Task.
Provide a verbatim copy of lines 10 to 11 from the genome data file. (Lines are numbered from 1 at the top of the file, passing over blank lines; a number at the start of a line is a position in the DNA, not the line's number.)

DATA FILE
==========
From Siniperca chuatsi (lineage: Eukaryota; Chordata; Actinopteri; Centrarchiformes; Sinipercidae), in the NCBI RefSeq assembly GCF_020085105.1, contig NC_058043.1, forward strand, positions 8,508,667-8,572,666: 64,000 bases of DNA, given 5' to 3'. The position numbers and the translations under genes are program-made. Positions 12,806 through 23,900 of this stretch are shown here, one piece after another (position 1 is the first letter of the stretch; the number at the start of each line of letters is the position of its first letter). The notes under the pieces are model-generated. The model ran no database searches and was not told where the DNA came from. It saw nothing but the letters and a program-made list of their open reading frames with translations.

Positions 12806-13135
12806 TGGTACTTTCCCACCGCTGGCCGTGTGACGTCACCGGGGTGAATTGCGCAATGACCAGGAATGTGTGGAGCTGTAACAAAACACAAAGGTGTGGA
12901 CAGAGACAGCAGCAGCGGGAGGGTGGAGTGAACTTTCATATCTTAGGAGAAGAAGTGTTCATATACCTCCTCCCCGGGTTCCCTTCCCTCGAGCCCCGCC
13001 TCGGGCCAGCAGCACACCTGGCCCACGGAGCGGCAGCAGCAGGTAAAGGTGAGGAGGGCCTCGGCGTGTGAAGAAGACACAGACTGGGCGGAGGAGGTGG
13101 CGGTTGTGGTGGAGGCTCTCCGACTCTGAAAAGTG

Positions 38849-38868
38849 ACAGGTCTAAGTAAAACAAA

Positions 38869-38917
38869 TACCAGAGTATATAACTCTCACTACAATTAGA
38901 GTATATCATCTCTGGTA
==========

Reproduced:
38869 TACCAGAGTATATAACTCTCACTACAATTAGA
38901 GTATATCATCTCTGGTA